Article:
The meaning of 'THE'

Boston Ballet's 'Bella Figura'
By MARCIA B. SIEGEL  |  May 9, 2011

Dance main

William Forsythe's 1991 ballet The Second Detail begins with 13 dancers in ice-blue leotards and tights, facing away from the audience. On the floor downstage center is a placard with the word "THE." This enigmatic opening pretty much sums up the æsthetic of Boston Ballet's "Bella Figura" program, which also includes Helen Pickett's Pärt I, II, and III and Jirí Kylián's Bella Figura (through May 8 at the Opera House).

Forsythe laid out his platform of resistance to conventional ballet a decade before The Second Detail, proposing a skewed but highly visible classical language, with elements of shock and mysterious intrusions of symbolic material. As artistic director of the Frankfurt Ballet until 2004, he controlled the resources of an opera-house stage, and he designed his own dramatic lighting and sets as well as the choreography. Contemporary ballet as a genre followed him, but none of it has the clarity or the confidence of his work.

Before the dancers have time to settle on a row of stools upstage, a sound (by Forsythe's long-time musical collaborator, Thom Willems) crashes from the loudspeakers: a synthetic beat that's not exactly drumming and not exactly fireworks. This regular pulse, with embellishments and syncopations, drives the entire ballet. In small, neat ensembles, duets, and stunning solos, the dancers hurl themselves into displays of big ballet steps — jumps, battements, circling enchaînements — that incorporate strange dislocations and vertiginous tilts. They gear into action with pushed-out hip, jutting elbow, slanting head. Instead of finishing a series of steps in a proper, closed fifth position, they often drop their ballet demeanor and stroll away, heels down first. When the accompaniment gets jazzy, they add a little bounce to the step.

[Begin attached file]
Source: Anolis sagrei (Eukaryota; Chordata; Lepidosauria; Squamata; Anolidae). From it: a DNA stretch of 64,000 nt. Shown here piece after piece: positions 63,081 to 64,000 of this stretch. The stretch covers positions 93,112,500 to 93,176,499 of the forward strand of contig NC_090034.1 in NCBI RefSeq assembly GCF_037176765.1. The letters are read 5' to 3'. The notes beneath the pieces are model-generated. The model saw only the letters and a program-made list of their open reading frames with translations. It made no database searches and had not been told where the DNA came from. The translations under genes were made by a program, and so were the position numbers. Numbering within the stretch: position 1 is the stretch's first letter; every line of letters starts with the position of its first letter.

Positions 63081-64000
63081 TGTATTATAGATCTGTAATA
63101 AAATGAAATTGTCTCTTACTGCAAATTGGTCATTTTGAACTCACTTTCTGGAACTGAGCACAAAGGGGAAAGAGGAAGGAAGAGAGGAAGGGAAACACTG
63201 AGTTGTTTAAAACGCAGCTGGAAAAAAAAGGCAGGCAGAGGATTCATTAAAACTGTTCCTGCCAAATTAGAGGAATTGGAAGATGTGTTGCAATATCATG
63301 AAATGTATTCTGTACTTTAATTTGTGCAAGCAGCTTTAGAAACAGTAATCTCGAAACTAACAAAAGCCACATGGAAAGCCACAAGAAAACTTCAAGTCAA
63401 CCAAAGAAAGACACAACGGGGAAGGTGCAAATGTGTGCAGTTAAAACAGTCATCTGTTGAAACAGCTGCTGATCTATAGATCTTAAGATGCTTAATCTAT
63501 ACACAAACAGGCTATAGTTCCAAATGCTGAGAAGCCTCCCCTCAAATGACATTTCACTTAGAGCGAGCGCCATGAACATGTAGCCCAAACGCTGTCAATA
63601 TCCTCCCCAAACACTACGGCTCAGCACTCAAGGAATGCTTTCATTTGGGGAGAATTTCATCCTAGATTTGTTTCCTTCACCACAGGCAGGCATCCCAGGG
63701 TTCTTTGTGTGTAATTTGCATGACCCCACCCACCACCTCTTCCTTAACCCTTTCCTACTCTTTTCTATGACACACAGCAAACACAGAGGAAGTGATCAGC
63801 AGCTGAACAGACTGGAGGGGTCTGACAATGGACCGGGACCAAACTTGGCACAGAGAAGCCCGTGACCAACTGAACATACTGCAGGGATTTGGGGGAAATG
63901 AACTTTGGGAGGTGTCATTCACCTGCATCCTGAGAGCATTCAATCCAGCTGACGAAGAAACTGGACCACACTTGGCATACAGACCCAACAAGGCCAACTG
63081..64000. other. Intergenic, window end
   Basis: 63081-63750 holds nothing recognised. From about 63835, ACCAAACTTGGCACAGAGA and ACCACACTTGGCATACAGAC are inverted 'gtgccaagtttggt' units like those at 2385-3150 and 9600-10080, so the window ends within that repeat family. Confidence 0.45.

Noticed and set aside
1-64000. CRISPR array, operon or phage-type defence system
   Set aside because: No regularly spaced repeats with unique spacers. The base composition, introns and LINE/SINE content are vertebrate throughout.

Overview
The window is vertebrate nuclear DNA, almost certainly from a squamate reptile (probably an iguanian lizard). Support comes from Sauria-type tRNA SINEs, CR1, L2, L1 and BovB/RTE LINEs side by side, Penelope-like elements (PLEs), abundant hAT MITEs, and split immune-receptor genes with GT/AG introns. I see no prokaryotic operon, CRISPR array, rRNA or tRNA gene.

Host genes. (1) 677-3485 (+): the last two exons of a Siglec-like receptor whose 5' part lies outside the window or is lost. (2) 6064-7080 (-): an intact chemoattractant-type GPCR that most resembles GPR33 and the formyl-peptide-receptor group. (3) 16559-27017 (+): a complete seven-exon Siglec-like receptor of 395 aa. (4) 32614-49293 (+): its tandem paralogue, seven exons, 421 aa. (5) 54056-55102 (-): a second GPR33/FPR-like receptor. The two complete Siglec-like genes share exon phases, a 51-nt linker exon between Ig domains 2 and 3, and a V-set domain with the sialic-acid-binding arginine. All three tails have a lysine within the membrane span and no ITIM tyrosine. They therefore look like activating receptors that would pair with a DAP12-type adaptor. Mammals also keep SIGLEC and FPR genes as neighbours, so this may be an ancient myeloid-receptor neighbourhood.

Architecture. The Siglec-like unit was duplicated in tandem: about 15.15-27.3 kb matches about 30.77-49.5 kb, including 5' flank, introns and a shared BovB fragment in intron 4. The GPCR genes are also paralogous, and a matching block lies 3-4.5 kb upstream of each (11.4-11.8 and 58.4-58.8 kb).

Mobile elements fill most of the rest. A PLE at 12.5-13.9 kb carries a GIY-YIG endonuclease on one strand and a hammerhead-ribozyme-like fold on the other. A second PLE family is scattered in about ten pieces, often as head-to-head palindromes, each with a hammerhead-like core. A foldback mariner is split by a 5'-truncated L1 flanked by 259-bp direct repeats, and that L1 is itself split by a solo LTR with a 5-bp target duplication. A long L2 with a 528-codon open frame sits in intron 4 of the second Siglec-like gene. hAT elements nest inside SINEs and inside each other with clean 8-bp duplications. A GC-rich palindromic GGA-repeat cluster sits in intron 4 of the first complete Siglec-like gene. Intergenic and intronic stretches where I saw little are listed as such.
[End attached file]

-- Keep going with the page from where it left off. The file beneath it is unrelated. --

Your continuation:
Unobtrusively, a woman (Lorna Feijóo opening night) appears in the background. She's wearing a white garment that looks like something improvised out of a sheet to cover a disaster victim. As she flails and lurches among the others, her distorted movement makes theirs look positively graceful. I thought of her as a deconstructed White Swan. They all dance on, until Feijóo falls. As the rest wheel and stride away, one man kicks over the "THE" sign.

Forsythe's dance is simultaneously classical and liberated. As opposed to the placed, stop-and-start behavior of ballet, there's a sense of constant high-energy, space-covering motion. Extremes of technical prowess are performed almost impersonally, with a disciplined athleticism. Forsythe relieves you of ballet's high-art imperatives without sacrificing its physical amplitude.

Pickett danced with Forsythe in Frankfurt before starting to choreograph on her own. Her three-part Arvo Pärt piece — Layli o Majnun, Tsukiyo, Tabula Rasa — begins with two images of ambiguity. Larissa Ponomarenko and Yury Yanowsky are stalked by a shadowy figure of madness or death (Lorin Mathis) whose invisible presence threatens to separate them. Lia Cirio is a goddess of some kind who either desires or shrinks from an adoring Sabi Varga. In the last section, two women and four men stage various competitions under a spectacular chandelier of metallic tubes.

Pickett's dance had a pressured, foreboding feeling fortified by John Cuff's dramatic lighting and the Boston Ballet Orchestra under Jonathan McPhee playing Pärt's creepy minimalism.

Kylián, two years older than Forsythe, fuses a modern-dance lushness and flow with balletic technique. He often turns to non-Western religious and cultural traditions for inspiration. With black curtains moving in and out to form a variety of peep-show openings, Bella Figura (1995) exhibits five women and four men in rubbery, neo-expressionistic combinations. Kylián idealizes the human body as icon, whether it's derived from ancient Indonesian, Indian, Greek, or contemporary models. Eventually all the dancers paraded naked to the waist in voluminous red skirts, flanked by immense flaming braziers.

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